McMillan the Hunter: Woodsy Student or Ph.D. Professor?
By: Lynn Burkhead
Watch Tom McMillan's deer hunting show on Sportsman Channel and it might be easy to assume that he's a bona fide whitetail hunting expert; thing is, he doesn't always agree with that assessment
After years of chasing whitetails - from his own days as a hunter to his current job of running a successful whitetail hunting camp to filming a highly popular Sportsman Channel television show - it would seem Tom McMillan is something of an expert on deer hunting.
But even now, after all of these years and so many successful hunts, he begs to differ.
"One tip I give to people is to (tell them) to be willing and to be able to listen to others (deer hunting) advice," said McMillan. "You know, nobody is an expert, nobody is an expert as much as they want to be or can be."
And that includes Tom McMillan, the co-host of #DeerWeek, a role that McMillan is fulfilling along with his hunting buddy and TV pal Michael Waddell.
"That (advice) goes for all of us," said McMillan. "Different parts of the (same) region can have different (deer hunting) tactics that work. They can have different movement patterns that (local) whitetails use."
As an example of this idea, the Kansas deer hunting guru points to his reality deer hunting show, called by his last name of McMillan, a project that he admits might have been more difficult to pull off than he first imagined a few years ago.
While the show has been popular and award-winning caliber since Day One, there has still been a considerable learning curve to master.
What would McMillan change if he had a do-over on the show? He'd go back and learn more from others that might have helped him miss a few bumps along the road.
Then again, he realizes that each bump in that journey has been a good learning opportunity, something that is true in both outdoors television production and in deer hunting.
"Sometimes, the bad news is that I've learned the hard way," smiled McMillan. "And the good news is? That I've learned the hard way."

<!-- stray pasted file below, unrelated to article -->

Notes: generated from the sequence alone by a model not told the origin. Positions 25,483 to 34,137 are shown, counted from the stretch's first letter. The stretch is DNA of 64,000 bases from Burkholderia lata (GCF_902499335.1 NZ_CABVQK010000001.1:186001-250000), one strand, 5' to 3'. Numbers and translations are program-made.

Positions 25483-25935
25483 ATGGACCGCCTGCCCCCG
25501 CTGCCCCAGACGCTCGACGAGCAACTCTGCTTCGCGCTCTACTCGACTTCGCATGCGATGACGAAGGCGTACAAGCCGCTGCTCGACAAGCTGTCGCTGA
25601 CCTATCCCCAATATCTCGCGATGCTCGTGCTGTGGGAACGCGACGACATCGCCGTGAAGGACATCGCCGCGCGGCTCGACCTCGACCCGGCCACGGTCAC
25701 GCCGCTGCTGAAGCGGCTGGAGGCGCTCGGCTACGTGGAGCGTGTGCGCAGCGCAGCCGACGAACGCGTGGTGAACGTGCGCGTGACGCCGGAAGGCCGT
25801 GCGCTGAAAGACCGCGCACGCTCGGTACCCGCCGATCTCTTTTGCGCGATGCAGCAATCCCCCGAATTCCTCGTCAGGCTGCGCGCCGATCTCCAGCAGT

It's easy for most deer hunters to understand that sentiment since deer hunting is often a school of hard knocks from boring down time when nothing is moving to inclement or unseasonable weather that affects current deer behavior to an unexpected wind shift to a vehicle driving by and spooking the deer feeding out in a field.
Add in the element of trying to hunt big mature bucks - a tough enough chore in and of itself - by climbing into a treestand with a cameraman in tow to record the action and tell an entertaining hunt story and the hunt gets even more difficult to pull off.
"It's not like we're going deer shopping, we're going deer hunting," said McMillan with another smile.
Which is a good reason that it often pays off for hunters - from McMillan himself to those of us who envy his whitetail hunting career - to listen to the hard-earned advice of others, perhaps even from someone who serves as a deer hunting mentor and/or guide of sorts.
And that's something that's true no matter what, whether you're the lead man on a popular television show or just hoping to climb into a treestand on the Back 40 and tag the biggest buck in the neighborhood.
"You've got to be able to listen to others and to learn from others to be a better whitetail hunter," said McMillan.
And if the co-host of Deer Week finds that to be true, imagine how much more so it is for the rest of us weekend whitetail warriors that dream big antlered dreams of an autumn bruiser stepping out and stopping in front of our stand only 25 yards away.